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754. Bennett, W., D. Pittman, D. Tingey, D. McAllister, H. Peterson, and I. Sampson. 1954. Fifty years of dry land research (at the Nephi Field Station).. Utah Agr. Expt. Sta. Bulletin 371.
Summarizes the results of 50 yr of research at the Nephi Field Station in cental Utah. Discusses climate - spring rainfall crucial, fall emergence of wheat correlated to high yields. Ave. annual precipitation is 12.65 in. Tillage experiments - fall verus spring plowing did not affect yields, while late spring plowing lowered yields. Plowing to 8" depth increased yields by 8% compared to plowing at 5". Yields were higher with plowing and no further cultivation on fallow (weeds controlled) than with normal fallow tillage. Yields were poor with stubble mulch. Fertility: A pea green manure increased wheat yields both in the short and long term. Wheat yields were sometimes depressed by green manure, due to moisture shortage or N immobilization. Manure application increased wheat yields in all treatments, and was more beneficial in wet years. N fertilizer increased wheat yields and protein. Burning straw increased yields for 30 yr, then they began to decline. No response to P. Wheat-fallow gave the greatest yields and net returns, and wheat was the only crop distinctly benefitted by summerfallow. Alfalfa depressed the following wheat yields but improved soil fertility. Continuous wheat yielded less than 40% of wheat-fallow. Wheatgrasses showed potential for forage and seed. Spring wheats yielded 60% of winter wheat. Only 32% of rainfall was stored as soil moisture in summerfallow. Overall, yields were low (15-25 bu/ac) and treatment differences were small (1-3 bu). These results predate the semidwarf wheat varieties.
765. Benson, V., W. Goldstein, D. Young, J. Williams, and C. Jones. 1988. Impacts of cropping practices on nitrogen use and movement.. Proc. Intl. Conf. on Dryland Farming.
Conventional and PALS practices were used as inputs for the EPIC model to simulate the effects of the systems over 108 years on an Athena soil. Total erosion over 108 yr under PALS was 40% less than the conventional system. Nitrogen loss through water was 25% less under PALS than conventional. Percolation loss of N was zero for both systems. Neither system had significant increase or decrease in yields after 108 yr of erosion.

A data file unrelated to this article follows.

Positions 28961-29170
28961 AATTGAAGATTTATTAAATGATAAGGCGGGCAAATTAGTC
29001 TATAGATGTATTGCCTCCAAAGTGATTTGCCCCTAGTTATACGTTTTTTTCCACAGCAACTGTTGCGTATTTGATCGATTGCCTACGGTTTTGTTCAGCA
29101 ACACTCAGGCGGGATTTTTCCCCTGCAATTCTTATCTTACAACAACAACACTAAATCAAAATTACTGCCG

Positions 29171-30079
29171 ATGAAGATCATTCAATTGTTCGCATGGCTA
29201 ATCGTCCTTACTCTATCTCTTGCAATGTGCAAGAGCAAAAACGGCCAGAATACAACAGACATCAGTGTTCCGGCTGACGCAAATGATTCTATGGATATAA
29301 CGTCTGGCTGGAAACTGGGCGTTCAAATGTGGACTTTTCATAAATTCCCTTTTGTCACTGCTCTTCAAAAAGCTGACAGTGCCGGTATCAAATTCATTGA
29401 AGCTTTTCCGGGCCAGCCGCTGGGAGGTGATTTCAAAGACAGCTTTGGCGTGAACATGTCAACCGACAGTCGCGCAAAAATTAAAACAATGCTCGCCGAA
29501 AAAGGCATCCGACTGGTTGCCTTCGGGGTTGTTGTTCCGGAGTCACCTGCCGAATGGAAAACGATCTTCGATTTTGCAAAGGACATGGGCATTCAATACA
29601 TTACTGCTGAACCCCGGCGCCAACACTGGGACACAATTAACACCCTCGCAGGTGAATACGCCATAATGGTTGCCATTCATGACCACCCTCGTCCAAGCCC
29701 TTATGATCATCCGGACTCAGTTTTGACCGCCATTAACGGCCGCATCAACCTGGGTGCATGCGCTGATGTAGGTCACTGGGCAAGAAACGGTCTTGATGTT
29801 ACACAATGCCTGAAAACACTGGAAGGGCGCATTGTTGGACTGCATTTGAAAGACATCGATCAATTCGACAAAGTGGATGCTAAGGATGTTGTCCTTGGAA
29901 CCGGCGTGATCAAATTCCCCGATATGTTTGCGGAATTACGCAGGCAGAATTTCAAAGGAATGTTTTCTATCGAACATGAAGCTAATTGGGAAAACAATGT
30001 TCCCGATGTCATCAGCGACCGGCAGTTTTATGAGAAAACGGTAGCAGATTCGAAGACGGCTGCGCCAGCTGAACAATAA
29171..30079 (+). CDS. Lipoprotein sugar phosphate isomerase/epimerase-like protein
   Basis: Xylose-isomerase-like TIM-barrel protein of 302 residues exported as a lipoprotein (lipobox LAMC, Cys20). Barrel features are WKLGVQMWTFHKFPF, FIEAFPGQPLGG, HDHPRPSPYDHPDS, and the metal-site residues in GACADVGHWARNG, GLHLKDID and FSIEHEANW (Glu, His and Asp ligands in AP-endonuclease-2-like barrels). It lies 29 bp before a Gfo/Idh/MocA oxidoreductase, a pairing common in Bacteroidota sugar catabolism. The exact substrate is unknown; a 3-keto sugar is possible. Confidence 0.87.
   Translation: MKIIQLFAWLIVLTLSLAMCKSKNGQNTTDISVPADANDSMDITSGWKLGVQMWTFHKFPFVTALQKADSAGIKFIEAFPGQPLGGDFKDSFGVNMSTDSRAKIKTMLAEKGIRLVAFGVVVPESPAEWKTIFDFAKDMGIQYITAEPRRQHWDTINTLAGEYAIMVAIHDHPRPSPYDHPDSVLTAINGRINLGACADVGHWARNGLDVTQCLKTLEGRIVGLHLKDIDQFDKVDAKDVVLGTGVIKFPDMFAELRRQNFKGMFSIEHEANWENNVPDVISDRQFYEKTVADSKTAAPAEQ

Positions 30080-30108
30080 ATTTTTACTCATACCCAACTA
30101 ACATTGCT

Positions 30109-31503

2312. Grzebisz, W.. 1988. The influence of crop rotation with an increasing content of cereals. J. Agron. and Crop. Sci., 160:198-207.
The cultivation of winter wheat in rotations containing more than 50% cereals affected the drop of winter wheat grain yield. The deteriorating nutrient economy in wheat plants grown in rotations containing more than 50% cereals decreased the photosynthetic potential of wheat.
6583. USDA Soil Conservation Service. 1974. Soil conditioning rating indices for major irrigated and non-irrigated crops grown in the Western U.S.. Conservation Agronomy Technical Note No. 27.
This document presents a rating system to judge how various cropping systems affect soil condition over time. It assigns numerical values to various practices and totals them over a rotational sequence, with either a +, -, or neutral outcome. It is not a method for determining erosion. The concepts presented are helpful in assessing "soil quality" for cropping systems, both irrigated and dryland.
7524. White, J.G.H.. undated. Grain legumes in sustainable cropping systems; a review.. unpublished manuscript, Plant Science Dept..